The Tanzania Teachers’ Union has said over 500 genuine teachers have become beggars after the government scrapped their salaries thinking they were ghost workers.
The TTU president, Gratian Mukoba told reporters yesterday in Dar es Salaam that the teachers failed to get their last month’s salaries following government’s blunder when reconfirming the names of public servants.
“During the exercise the government scrapped names of more than 500 teachers it thought were ghost workers and instead continued to pay salaries to genuine ghost workers, who it believed were currently teaching,” he clarified.
"We are always receiving names of teachers who died a long time ago but were still receiving salaries. But those who are alive and on duty have had their salaries cut off completely and we are told that they are ghost workers and are therefore not supposed to be paid,” stressed Mukoba.
He said dead teachers were receiving salaries through their district councils, but the union is not aware who sends the money on their behalf.
“After we established this blunder, we communicated with the office of the President, Public Service Management who told us that the teachers who have not been paid last month’s salary will be considered this month,” he told reporters.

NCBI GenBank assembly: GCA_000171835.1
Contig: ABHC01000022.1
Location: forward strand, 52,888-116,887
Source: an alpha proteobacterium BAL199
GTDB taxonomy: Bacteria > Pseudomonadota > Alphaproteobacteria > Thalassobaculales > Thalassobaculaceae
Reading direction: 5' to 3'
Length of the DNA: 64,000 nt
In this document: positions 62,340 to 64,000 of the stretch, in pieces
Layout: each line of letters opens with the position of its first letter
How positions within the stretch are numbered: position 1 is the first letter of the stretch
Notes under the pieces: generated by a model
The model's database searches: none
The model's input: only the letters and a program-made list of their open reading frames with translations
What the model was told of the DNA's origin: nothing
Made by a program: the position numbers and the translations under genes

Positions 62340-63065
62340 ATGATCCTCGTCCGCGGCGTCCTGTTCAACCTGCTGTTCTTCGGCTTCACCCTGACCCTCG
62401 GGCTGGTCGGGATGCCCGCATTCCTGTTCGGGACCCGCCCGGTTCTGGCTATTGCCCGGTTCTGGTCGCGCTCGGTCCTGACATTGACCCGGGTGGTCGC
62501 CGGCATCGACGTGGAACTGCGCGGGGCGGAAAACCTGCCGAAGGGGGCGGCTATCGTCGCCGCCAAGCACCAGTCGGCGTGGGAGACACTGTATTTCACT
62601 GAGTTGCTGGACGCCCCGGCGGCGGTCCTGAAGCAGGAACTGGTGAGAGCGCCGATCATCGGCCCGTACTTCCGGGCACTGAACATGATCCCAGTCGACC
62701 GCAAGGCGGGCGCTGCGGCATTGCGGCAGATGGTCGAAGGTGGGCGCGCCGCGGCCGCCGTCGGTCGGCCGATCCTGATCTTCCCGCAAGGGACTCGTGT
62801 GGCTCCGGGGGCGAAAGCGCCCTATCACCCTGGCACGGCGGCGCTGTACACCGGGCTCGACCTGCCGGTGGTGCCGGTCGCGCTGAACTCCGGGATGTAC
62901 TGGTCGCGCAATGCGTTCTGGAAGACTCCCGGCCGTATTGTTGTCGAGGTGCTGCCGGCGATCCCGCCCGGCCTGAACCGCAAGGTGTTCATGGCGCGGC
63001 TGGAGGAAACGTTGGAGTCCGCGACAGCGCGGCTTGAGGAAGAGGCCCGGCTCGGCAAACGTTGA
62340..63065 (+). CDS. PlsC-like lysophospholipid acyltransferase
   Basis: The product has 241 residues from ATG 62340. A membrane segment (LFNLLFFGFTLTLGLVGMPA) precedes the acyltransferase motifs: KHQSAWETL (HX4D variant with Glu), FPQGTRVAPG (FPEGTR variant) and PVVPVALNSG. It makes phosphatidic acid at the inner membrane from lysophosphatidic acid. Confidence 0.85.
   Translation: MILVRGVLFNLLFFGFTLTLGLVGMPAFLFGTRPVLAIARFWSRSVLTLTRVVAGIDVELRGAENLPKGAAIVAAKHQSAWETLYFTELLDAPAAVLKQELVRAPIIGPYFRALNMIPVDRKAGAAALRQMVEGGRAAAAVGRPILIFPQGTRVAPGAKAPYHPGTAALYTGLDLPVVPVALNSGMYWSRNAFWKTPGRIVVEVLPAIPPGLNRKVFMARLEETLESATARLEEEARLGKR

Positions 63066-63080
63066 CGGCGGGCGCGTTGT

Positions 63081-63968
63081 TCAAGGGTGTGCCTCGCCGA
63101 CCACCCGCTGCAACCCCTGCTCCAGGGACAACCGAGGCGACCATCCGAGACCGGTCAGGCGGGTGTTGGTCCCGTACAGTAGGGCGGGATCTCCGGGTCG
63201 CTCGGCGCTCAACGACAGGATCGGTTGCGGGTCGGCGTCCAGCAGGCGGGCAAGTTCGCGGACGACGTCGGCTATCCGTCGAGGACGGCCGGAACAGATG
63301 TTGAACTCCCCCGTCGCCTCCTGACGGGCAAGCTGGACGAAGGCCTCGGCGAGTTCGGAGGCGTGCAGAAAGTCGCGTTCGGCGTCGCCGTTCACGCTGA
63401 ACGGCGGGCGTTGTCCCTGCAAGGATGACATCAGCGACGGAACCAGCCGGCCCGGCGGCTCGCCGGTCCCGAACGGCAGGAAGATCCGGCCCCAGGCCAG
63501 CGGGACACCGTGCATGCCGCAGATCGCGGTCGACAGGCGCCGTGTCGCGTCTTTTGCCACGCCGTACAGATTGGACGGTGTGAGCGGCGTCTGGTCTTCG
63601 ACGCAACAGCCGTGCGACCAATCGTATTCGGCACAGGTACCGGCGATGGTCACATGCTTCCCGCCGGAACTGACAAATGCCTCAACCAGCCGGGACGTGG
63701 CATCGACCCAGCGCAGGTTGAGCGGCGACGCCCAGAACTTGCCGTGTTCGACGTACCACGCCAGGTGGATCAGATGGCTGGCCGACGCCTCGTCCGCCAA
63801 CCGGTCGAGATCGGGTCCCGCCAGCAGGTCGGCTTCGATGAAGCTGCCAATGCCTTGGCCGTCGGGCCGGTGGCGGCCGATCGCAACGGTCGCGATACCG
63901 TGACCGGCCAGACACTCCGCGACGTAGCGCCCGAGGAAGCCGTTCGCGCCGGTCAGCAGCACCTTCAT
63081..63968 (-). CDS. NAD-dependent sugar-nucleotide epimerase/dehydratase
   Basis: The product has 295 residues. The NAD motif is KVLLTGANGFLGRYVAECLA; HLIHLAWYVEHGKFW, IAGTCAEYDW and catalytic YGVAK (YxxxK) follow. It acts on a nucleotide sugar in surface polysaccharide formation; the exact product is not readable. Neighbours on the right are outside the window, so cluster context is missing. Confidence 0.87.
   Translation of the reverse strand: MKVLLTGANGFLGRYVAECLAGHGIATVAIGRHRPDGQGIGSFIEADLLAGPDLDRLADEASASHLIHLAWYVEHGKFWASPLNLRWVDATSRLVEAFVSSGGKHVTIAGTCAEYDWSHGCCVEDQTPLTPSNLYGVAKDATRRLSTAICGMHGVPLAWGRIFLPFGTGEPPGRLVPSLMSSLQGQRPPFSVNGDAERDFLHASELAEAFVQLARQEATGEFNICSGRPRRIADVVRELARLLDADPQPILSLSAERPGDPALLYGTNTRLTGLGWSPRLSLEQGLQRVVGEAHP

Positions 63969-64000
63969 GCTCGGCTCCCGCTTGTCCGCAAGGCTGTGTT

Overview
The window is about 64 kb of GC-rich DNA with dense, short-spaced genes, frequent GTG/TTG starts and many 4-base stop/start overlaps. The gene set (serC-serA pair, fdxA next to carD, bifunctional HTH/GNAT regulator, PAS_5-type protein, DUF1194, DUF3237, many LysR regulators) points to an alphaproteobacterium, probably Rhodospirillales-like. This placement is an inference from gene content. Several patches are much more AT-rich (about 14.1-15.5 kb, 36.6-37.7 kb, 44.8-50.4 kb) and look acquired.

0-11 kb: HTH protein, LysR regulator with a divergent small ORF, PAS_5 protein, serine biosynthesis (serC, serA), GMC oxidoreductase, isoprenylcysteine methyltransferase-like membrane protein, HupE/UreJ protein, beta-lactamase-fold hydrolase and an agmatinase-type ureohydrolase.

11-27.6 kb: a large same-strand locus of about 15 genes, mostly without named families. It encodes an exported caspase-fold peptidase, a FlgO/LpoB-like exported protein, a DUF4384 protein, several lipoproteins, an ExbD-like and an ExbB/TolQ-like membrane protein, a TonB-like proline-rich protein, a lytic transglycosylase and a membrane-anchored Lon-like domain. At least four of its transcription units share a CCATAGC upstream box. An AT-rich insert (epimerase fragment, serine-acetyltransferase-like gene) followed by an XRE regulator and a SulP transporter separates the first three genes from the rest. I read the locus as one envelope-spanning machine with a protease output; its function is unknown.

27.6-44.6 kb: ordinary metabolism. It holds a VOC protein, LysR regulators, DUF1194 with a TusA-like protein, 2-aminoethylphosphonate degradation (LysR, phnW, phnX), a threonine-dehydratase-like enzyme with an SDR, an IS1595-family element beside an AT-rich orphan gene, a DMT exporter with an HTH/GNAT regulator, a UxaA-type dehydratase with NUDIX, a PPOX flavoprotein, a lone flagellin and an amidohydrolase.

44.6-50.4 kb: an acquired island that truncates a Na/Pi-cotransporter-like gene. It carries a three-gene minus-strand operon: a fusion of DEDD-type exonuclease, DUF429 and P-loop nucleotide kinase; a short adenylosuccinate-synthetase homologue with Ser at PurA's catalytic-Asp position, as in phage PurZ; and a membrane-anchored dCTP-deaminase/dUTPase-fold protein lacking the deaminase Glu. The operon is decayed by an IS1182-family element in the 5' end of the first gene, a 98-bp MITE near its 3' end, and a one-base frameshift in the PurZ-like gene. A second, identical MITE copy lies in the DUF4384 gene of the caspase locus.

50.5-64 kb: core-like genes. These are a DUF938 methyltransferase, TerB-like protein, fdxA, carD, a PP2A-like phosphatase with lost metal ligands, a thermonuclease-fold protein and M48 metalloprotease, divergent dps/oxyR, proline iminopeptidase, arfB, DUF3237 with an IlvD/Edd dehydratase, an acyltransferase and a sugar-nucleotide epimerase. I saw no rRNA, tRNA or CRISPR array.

"We are surprised. This teacher is on duty and it is not him who committed the offence, why don’t they pay them on the spot instead of letting them continue to starve?. How are they going to survive?” asked Mukoba.
When contacted, Philip Mulugo who is the Deputy minister for Education and Vocational Training replied that he was in a meeting. Efforts to reach Kassim Majaliwa who is the deputy minister in the Prime Minister’s Office in charge of education failed.
Meanwhile the TTU has threatened to stage a national strike within 30 days over government failure to formulate Teachers’ Services Joint Staff Council, for disputes settlement.
They also intend to put pressure on the government to pay the outstanding debt of 13bn/- before July this year, increase their salary by 100 percent and setting up allowances for teachers working in remote areas.
Mukoba said he believes the government has enough resources to pay teachers.
According to them, allowances for arts and science teachers should be between 50 and 55 percent while those living in remote locations should be given 30 percent.
Mukoba said already TTU has registered its planned strike with the Commission for Reconciliation and Judgment and is now waiting for summons to meet with arbitrator on the matter.
He said according to the Employment Act of 2004, disputes have to be solved within 30 days after registration.
He added the law also prohibits the employer from employing other staffs or firing striking employees where their strike has followed all the procedures.